Article Text

Download PDFPDF
153 Overdose harm reduction knowledge among persons in residential treatment for substance use disorders
  1. Rachel Gicquelais1,
  2. Laura Thomas2,3,
  3. Betsy Foxman1,
  4. Amy Bohnert2,3
  1. 1US University of Michigan School of Public Health
  2. 2US University of Michigan Medical School
  3. 3Department of Psychiatry


Purpose Overdose-focused harm reduction can be incorporated into treatment to prevent overdose and improve bystander response after treatment. This study sought to examine harm reduction knowledge among persons who inject drugs (PWID) and those using by other methods (non-PWID) to inform overdose-related psychoeducation during substance use disorder (SUD) treatment.

Methods Injection drug use history in the 30 days before residential SUD treatment was characterised among 248 PWID and 409 non-PWID who participated in the Safety and Health Intervention Project and used (via any route) substances that can be injected. We compared patterns of substance use, overdose experience, and knowledge of naloxone and cardiopulmonary resuscitation (CPR) in PWID and non-PWID using simple statistics (frequencies and chi-squared or Fisher’s exact tests).

Results PWID were more 2.6 times more likely than non-PWID to use prescription opioids in the year prior to treatment (74.0% vs. 28.0%, p<0.0001) and 8.4 times more likely to use street opioids (i.e., heroin, 91.2% vs. 10.9%, p<0.0001). Consistent with a higher risk for overdose when injecting, PWID more commonly experienced overdose in the month prior to treatment (10.9% versus 1.7% of non-PWID, p<0.0001). PWID had more commonly heard of naloxone (85.1% PWID vs. 35.0% of non-PWID, p<0.0001) and correctly identified the purpose of naloxone (80.2% of PWID and 30.8% of non-PWID, p<0.0001) compared to non-PWID. Nearly all participants had heard of CPR (99.2% PWID vs. 98.5% non-PWID, p=0.7) and correct identification of its purpose did not differ by group (54.8% PWID vs 57.2% non-PWID, p=0.6).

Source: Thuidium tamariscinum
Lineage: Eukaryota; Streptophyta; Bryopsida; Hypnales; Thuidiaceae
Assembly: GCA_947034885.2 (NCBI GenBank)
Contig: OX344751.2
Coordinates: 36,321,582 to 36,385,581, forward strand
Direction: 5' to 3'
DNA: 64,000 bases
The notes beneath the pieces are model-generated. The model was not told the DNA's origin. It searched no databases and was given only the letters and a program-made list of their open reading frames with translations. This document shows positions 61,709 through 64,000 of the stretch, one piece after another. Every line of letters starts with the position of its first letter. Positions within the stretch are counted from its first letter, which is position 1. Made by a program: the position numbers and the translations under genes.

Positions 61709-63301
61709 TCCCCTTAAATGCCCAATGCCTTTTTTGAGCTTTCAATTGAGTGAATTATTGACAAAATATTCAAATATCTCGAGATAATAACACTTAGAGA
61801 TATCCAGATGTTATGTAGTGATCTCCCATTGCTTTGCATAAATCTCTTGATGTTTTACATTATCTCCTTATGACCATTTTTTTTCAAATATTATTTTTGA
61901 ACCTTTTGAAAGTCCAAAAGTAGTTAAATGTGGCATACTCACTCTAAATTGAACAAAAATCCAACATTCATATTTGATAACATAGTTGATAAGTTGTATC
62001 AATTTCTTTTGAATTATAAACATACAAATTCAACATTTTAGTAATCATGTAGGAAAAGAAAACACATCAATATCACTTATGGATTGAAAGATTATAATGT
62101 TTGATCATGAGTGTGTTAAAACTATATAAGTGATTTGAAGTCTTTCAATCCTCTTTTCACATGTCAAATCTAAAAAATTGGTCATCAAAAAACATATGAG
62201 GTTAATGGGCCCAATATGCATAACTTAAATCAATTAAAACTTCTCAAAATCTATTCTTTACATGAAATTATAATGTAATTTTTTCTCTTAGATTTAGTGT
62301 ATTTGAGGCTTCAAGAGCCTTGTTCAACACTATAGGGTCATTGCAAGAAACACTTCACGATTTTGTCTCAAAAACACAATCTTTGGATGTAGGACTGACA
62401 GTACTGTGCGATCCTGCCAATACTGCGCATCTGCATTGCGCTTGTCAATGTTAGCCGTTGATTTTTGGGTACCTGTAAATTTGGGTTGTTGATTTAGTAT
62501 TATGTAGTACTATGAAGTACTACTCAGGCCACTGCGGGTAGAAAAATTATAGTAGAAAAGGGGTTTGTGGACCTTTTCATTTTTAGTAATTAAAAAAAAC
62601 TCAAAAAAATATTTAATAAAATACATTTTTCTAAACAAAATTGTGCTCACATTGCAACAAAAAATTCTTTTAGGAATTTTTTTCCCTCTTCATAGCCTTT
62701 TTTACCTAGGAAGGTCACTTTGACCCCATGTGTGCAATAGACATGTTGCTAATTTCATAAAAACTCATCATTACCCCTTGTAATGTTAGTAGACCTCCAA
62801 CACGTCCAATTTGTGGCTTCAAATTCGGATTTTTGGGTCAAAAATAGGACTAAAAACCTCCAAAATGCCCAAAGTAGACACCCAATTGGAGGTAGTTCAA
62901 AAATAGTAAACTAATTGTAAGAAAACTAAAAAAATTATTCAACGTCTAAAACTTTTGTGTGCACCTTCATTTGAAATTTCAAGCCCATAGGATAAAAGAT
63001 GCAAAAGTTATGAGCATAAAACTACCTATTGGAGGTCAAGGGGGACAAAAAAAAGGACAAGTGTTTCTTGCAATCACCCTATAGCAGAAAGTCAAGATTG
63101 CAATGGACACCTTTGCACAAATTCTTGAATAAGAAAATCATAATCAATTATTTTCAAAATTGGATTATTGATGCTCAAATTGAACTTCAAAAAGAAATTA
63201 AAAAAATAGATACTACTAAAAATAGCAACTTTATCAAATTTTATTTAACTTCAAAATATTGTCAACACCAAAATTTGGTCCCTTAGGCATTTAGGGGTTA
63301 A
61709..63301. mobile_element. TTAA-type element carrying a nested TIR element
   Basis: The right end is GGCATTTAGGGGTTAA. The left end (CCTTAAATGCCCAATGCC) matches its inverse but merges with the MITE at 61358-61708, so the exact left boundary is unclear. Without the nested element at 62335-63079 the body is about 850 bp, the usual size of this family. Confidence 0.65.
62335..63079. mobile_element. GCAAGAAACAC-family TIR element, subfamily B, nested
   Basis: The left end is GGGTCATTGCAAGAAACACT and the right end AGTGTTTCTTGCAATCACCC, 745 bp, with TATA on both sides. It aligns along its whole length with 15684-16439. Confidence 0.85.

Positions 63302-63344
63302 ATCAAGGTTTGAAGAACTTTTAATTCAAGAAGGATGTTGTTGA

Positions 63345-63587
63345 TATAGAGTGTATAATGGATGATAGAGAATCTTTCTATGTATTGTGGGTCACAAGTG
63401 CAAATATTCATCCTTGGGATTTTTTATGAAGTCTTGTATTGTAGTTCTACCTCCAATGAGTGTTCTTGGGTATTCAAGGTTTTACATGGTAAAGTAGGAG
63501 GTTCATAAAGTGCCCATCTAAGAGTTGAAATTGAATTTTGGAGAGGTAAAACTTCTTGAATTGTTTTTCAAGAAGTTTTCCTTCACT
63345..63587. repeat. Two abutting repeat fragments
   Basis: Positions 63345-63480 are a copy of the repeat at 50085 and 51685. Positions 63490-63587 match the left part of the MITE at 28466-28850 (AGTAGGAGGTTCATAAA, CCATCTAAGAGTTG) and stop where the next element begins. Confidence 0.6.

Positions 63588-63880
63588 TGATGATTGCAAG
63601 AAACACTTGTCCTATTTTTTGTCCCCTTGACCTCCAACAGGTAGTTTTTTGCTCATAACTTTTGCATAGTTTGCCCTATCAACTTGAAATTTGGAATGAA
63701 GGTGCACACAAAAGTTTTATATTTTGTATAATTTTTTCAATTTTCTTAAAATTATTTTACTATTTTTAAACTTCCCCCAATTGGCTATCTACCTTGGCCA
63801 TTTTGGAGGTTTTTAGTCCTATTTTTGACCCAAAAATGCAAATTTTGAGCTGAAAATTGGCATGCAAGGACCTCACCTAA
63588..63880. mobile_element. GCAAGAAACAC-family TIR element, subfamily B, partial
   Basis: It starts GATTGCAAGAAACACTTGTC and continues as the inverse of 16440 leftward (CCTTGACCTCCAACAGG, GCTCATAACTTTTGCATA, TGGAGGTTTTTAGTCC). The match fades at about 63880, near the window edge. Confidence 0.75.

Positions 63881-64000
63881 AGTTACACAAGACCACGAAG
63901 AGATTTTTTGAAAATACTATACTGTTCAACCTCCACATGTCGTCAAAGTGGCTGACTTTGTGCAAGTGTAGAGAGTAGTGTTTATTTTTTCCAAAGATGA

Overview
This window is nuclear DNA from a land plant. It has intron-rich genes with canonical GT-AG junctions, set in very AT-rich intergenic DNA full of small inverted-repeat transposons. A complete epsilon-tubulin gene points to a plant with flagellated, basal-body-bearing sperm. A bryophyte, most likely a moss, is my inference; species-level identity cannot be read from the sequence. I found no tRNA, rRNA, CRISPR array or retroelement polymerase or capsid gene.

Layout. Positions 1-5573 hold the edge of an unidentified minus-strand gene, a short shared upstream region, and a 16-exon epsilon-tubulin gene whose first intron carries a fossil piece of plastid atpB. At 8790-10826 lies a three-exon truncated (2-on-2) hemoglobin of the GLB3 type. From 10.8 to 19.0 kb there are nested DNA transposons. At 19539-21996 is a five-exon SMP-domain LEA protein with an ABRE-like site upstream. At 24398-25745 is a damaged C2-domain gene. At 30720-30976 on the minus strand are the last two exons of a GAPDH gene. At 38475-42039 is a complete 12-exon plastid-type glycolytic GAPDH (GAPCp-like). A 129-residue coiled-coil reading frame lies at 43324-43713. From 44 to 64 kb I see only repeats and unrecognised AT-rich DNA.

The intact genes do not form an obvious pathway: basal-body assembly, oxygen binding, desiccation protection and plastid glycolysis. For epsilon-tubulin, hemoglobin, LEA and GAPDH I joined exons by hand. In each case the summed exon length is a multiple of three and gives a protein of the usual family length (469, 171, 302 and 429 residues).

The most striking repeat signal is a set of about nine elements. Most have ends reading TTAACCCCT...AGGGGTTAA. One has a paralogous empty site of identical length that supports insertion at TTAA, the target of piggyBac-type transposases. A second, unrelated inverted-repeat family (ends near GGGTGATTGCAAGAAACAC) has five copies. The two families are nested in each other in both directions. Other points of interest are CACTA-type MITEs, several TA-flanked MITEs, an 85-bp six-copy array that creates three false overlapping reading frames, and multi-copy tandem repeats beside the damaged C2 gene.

Conclusions PWID more often had recent overdose experiences, but had greater knowledge of naloxone than non-PWID.

Significance Approximately 40%–60% of persons relapse within the first year after SUD treatment. Despite the lower risk of overdose, non-PWID may benefit from SUD treatment-based overdose bystander education, given the lack of prior exposure.

Statistics from

Request Permissions

If you wish to reuse any or all of this article please use the link below which will take you to the Copyright Clearance Center’s RightsLink service. You will be able to get a quick price and instant permission to reuse the content in many different ways.